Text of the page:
Oppenheimer paying investors in SEC settlement over valuation issue
By Hazel Bradford | March 11, 2013 3:56 pm
Oppenheimer Asset Management and Oppenheimer Alternative Investment Management have settled with the SEC over charges that the firms inflated the value of a private equity fund's holdings, causing several Massachusetts pension funds and other investors to lose more than $2 million as a result.
Two of those investors, the $333 million Brockton (Mass.) Contributory Retirement System and the $290 million Quincy (Mass.) Contributory Retirement System, lost their legal bid against the firms on March 1, when a U.S. District Court judge ruled federal securities laws didn't apply because it was a private transaction.
Both the SEC and U.S. District Court cases involved valuation of shares of S.C. Fondul Proprietatea SA, a Romanian company that is the lone holding in private equity fund Cartesian Investors-A. Cartesian was one of four investment vehicles of the Oppenheimer Global Resource Private Equity Fund I.
According to Securities and Exchange Commission documents, the portfolio manager for the Oppenheimer fund OGR changed the valuation method for Cartesian while the fund was being marketed to investors from 2009 to 2010, without disclosing the change to Cartesian or investors. The change “resulted in a significant increase in the value of Cartesian,” according to the documents.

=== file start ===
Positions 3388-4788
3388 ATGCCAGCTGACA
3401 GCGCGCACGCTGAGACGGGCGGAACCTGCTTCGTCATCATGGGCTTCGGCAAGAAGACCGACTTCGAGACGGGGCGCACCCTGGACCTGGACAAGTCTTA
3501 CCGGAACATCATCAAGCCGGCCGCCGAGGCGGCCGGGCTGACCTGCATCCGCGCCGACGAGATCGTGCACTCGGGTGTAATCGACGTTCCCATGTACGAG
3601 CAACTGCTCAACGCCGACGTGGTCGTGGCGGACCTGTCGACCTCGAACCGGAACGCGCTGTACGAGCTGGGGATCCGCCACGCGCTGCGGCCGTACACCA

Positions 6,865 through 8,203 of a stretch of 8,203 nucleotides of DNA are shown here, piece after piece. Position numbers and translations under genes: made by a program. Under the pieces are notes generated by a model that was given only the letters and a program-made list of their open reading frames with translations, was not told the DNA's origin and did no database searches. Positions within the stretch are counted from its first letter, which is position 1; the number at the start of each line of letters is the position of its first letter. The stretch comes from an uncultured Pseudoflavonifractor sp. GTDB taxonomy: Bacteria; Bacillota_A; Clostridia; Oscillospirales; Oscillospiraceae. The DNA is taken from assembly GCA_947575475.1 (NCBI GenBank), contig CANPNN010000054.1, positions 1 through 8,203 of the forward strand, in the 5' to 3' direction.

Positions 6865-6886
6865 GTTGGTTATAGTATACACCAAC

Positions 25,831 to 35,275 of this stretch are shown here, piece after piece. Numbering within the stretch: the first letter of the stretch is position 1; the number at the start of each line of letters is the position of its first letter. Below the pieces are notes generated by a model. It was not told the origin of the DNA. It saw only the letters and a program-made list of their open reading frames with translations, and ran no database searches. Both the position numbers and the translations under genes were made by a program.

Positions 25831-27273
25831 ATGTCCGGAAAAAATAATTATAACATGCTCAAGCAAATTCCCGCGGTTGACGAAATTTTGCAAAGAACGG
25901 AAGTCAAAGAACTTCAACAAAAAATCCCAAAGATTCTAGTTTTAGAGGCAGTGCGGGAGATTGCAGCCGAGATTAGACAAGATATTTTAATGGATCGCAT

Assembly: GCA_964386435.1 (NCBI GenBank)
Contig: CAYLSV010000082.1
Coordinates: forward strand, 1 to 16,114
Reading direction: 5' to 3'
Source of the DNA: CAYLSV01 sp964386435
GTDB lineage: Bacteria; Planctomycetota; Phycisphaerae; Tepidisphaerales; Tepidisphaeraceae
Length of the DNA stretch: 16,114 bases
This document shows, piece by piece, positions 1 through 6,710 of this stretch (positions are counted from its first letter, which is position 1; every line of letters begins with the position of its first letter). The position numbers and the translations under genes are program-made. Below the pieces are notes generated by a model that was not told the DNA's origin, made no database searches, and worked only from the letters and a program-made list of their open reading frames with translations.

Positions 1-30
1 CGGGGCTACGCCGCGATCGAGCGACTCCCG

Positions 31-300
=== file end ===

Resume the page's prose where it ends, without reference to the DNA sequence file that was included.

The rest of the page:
In the SEC settlement announced Monday, Oppenheimer agreed to pay $2.23 million in a disgorgement fund to investors who invested in the Oppenheimer fund from October 2009 to June 2010. The disgorgement fund represents the management fees collected plus interest during that period.
Oppenheimer neither admits nor denies the findings in the settlement, and cooperated fully with the SEC, an Oppenheimer spokesman said.
“Oppenheimer Asset Management believes it has put in place additional policies and procedures designed to ensure that valuations of portfolio positions in its marketing documents are determined in a manner consistent with its obligations to investors,” said the spokesman, who declined to be identified.
Julie Riewe, SEC asset management enforcement deputy chief, said in an e-mail that the agency will continue scrutinizing valuation practices of money managers. “As pension funds, trusts and endowments increase their exposure to alternative investments, it is important that they understand private funds' valuation methodologies,” Ms. Riewe said.